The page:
Throughout 2024, the inflation growth trade-off should remain a challenge. Inflation levels have cooled as central bank tightening has taken hold yet the trade-off between growth and inflation has become more fraught than in the years following the great financial crisis.

Figure 1: The growth-inflation trade-off has worsened

Growth_Inflation chart

Source: Schroders Economics Group, Refinitiv, 30 June 2023 with quarterly data points. The US Output Gap is the difference between actual GDP and potential real GDP. For illustrative purposes only and should not be viewed as a recommendation to buy or sell. Forecast may not be realized.

To respond to the 3D Reset’s evolving outcomes and capitalize on opportunities, we believe there are six key areas for active investors to keep in mind this year: the energy transition; private equity; fixed income; private debt; international equities; and retirement income solutions.

Six considerations to navigate the three Ds

1. Identify energy transition opportunities

Investment levels in both renewable energy and conventional energy need to increase significantly as energy transition infrastructure requires nearly $120 trillion in investment between 2020 and 2050.

In addition, more countries recognize the need for energy independence. Deglobalization and the Russia-Ukraine war have prompted many governments to explore decentralized and localized renewable energy sources.

Given these factors, we believe a holistic approach to investing in the energy sector will be critical in coming decades. As conventional oil and gas companies transition their business models, specialist expertise and active management are crucial to understanding the valuation cycles and managing risks.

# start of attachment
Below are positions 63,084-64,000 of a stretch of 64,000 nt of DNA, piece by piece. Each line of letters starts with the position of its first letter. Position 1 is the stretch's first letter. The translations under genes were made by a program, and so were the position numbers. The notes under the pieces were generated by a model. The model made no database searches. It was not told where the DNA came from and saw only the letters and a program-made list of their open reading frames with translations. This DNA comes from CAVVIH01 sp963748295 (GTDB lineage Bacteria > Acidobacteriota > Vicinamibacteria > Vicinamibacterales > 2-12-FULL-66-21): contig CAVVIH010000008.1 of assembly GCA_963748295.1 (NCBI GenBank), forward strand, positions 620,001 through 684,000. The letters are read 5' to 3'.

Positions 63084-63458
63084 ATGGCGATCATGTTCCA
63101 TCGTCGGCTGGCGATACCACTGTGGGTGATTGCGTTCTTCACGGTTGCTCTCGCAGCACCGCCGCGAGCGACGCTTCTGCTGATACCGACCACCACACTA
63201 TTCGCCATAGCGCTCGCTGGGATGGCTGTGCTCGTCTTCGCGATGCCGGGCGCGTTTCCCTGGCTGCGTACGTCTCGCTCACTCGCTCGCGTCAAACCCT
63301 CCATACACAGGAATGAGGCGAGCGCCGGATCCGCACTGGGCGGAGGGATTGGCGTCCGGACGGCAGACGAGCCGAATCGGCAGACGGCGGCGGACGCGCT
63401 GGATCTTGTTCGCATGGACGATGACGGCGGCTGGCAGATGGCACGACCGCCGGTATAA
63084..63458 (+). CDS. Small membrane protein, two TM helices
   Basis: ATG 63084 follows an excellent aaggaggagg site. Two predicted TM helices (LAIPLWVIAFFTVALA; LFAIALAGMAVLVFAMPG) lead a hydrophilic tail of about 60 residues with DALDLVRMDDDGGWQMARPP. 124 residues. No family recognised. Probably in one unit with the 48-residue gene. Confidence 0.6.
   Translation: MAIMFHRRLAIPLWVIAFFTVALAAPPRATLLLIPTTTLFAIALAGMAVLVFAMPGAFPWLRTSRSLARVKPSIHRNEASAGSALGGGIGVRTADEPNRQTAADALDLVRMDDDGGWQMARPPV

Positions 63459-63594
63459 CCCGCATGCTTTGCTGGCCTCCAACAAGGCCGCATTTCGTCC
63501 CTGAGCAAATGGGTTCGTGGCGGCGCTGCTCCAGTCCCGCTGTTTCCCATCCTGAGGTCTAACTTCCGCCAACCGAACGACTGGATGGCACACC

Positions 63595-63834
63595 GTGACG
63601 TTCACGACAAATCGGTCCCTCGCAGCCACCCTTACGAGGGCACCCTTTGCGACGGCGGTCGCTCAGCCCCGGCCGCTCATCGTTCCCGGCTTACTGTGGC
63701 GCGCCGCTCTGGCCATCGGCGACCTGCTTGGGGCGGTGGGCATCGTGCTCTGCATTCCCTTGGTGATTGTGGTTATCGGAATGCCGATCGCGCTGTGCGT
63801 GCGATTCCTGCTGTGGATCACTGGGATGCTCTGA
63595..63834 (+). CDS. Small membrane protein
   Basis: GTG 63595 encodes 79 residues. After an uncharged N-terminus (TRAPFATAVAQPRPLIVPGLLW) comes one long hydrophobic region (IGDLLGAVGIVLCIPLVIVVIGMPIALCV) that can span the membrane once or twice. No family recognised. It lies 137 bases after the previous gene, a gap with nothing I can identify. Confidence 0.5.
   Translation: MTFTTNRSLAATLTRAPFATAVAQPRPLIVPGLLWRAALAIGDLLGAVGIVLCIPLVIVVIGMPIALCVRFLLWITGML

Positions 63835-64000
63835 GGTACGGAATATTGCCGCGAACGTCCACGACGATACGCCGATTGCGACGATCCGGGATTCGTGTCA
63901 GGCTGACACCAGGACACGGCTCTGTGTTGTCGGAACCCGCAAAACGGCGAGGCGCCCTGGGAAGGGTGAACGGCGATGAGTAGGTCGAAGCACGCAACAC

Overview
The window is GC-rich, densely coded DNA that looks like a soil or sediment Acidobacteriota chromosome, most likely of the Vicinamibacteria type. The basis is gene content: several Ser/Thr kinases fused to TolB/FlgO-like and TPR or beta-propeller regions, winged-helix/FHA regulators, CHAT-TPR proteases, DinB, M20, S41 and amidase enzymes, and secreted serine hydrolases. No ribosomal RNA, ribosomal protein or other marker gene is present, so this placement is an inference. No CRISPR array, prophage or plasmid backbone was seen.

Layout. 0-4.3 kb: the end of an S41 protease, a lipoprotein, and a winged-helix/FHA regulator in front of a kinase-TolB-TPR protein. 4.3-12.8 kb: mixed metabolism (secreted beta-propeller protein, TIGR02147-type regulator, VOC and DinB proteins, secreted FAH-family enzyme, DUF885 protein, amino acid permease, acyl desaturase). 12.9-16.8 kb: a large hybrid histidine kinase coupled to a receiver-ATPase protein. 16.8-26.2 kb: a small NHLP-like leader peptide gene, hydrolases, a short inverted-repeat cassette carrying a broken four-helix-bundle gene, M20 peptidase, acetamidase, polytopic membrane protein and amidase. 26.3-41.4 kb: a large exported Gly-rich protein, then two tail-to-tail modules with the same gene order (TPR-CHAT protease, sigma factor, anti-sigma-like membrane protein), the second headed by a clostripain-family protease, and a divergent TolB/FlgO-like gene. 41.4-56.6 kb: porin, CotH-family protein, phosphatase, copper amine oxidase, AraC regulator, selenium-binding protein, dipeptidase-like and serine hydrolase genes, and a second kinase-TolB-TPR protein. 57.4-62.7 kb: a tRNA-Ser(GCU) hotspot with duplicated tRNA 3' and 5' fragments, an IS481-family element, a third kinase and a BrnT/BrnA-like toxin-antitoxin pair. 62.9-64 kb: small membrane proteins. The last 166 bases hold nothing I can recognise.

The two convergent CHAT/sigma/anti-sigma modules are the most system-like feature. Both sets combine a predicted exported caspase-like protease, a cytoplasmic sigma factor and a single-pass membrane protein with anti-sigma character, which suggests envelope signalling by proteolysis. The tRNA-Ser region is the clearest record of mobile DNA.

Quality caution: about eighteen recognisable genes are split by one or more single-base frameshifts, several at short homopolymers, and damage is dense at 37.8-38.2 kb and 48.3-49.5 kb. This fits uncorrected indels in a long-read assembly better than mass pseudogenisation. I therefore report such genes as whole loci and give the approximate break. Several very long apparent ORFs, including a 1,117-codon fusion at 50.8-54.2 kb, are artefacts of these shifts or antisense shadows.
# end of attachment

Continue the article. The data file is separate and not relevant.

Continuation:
On the renewables side, the US market is primed for growth. This boils down to increasing demand for electricity and Inflation Reduction Act tax credits providing incentives for clean energy technology production. Still, common misperceptions about renewables, including incorrect assumptions about their cost, present hurdles. We believe investors will require a careful and broad approach to separate genuine opportunity from hype and momentum in this promising space.

2. Rethink the re-up in private equity

Many limited partners simply opt to “re-up” in their existing general partner’s (GP) next fund. Considering the new market dynamics driven by the 3D Reset, we believe it's crucial to ask several key questions. Can a GP’s past successes be replicated? Are existing partners and strategies well-positioned for today's trends (e.g., the three Ds and the AI revolution)? Are the fundraising and dry powder dynamics within the sub-sector healthy?